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Cystoscopy Procedures

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If the bladder needs to be examined in detail, a urologist may perform a cystoscopy.

A cystoscopy is a procedure that involves accessing the bladder from the tube that transports urine (urethra) with a long tube with an attached lens called a cystoscope. Used for both diagnostic and treatment purposes, a cystoscopy may be performed by a urologist as an outpatient procedure with or without sedation or with a local anesthetic.

  • In some situations, the procedure is done in a hospital under general anesthesia.
  • The specific way a cystoscopy is performed will depend on the reason why it’s being done.

Reasons to Have a Cystoscopy

For investigative purposes, a cystoscopy may be done to determine the reason why a patient is having recurring urinary tract infections or bladder infections. The procedure may also be done to diagnose bladder diseases, bladder inflammation (cystitis), or enlarged prostate (benign prostatic hyperplasia). A cystoscopy might also be done to treat certain bladder problems, such as ones involving small tumors, with special instruments.


Since the procedure isn’t usually done when a patient has an active infection, patients may be asked to take antibiotics prior to having a cystoscopy. In some cases, a urine test might be done prior to using the scope. For this reason, patients should wait to empty their bladder until their appointment unless told otherwise.


How It’s Done

An outpatient cystoscopy is usually done in a urologist’s office. Just prior to preparing to insert the scope, the bladder should be emptied. Patients lie down on a table, usually with feet in stirrups. Some type of sedation may be done, although this isn’t always necessary. Numbing jelly makes it easier to insert the flexible scope into the urethra.

The urethra and bladder are viewed in detail with real-time images captured by the tiny camera attached to the tube. The images, which can be magnified for increased clarity and detail, are viewed by the urologist on a monitor. A sterile solution may be used to inflate the bladder to improve the view.

If a cystoscopy is being done for treatment purposes, a larger scope is often used so instruments can be safely inserted. A larger scope is also used to take tissue samples.

After a Cystoscopy

Results may be discussed with a patient immediately after the procedure is completed. If a biopsy was taken, results won’t be known until lab tests are done. There may be some slight irritation following a cystoscopy. Staying hydrated and taking a warm bath may ease discomfort experienced following the procedure.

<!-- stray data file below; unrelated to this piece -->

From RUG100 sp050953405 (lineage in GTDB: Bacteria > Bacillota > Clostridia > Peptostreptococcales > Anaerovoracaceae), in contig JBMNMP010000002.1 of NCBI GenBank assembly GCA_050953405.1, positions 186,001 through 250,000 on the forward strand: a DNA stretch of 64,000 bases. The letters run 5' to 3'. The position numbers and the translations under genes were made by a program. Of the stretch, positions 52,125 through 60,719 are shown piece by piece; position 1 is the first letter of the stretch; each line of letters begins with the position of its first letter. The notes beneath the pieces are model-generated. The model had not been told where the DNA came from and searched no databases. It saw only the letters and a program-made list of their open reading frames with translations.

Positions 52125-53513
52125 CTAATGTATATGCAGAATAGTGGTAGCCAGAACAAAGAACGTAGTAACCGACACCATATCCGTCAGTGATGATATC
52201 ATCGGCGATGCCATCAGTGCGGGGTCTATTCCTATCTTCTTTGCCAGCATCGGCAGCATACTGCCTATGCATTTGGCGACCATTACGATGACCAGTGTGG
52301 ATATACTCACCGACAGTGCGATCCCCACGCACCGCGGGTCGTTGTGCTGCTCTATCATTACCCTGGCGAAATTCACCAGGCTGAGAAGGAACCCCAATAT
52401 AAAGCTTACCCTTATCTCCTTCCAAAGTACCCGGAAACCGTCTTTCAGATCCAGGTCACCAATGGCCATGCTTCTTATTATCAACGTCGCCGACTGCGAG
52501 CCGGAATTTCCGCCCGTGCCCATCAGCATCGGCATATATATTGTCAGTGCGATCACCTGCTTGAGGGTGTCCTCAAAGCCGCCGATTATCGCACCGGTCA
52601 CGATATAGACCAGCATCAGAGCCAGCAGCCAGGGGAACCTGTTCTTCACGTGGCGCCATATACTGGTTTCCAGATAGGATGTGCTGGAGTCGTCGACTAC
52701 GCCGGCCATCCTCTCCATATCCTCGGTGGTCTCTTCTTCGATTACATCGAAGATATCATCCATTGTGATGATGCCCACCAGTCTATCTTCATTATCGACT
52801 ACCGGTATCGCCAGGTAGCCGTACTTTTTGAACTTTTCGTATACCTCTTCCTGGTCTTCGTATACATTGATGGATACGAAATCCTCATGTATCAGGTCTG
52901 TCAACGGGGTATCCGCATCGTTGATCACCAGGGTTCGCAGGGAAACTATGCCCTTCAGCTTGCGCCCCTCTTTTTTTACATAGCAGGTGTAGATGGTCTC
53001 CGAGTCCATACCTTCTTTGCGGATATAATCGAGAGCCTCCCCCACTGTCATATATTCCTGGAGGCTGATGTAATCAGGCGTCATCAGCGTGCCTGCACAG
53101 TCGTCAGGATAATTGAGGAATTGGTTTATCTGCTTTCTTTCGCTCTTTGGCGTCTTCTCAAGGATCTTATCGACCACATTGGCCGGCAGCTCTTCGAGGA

Use with a Ureteroscopy

A urologist sometimes performs a ureteroscopy at the same time a cystoscopy is done. It’s a similar process involving a smaller scope that’s used to view the tube that transports urine from the kidneys to the bladder. The two techniques are often combined when it’s discovered that a patient has stones in the lower part of the ureter. During an outpatient procedure, a tiny wire basket can be used to remove the stones.

A cystoscopy is just one of several diagnostic procedures a urologist may perform to determine what’s causing a patient’s symptoms. Oftentimes, what’s learned from a visual inspection of the bladder and nearby structures is combined with results from urine and blood tests and ultrasounds and other image tests. The goal is to develop a complete picture of what’s going on with the urinary system so an accurate diagnosis can be made to determine which treatments to recommend—some of which can also be performed with a cystoscope.


Even though bedwetting may cause significant distress for the parents, no treatment is normally recommended when the child is still young. As children get older, there may be social pressures involved. Parents may be encouraged to try some behavioral or motivational methods to see if they can get the bedwetting under control. This could include a reward for staying dry a certain number of nights or the use of a bedwetting alarm. There are medicinal options as well if other methods do not work. These include desmopressin, which reduces urine output at night, and imaprim, which relaxes the bladder muscles and leads to lighter sleep. Punishing a child for a condition he or she cannot control is not recommended.

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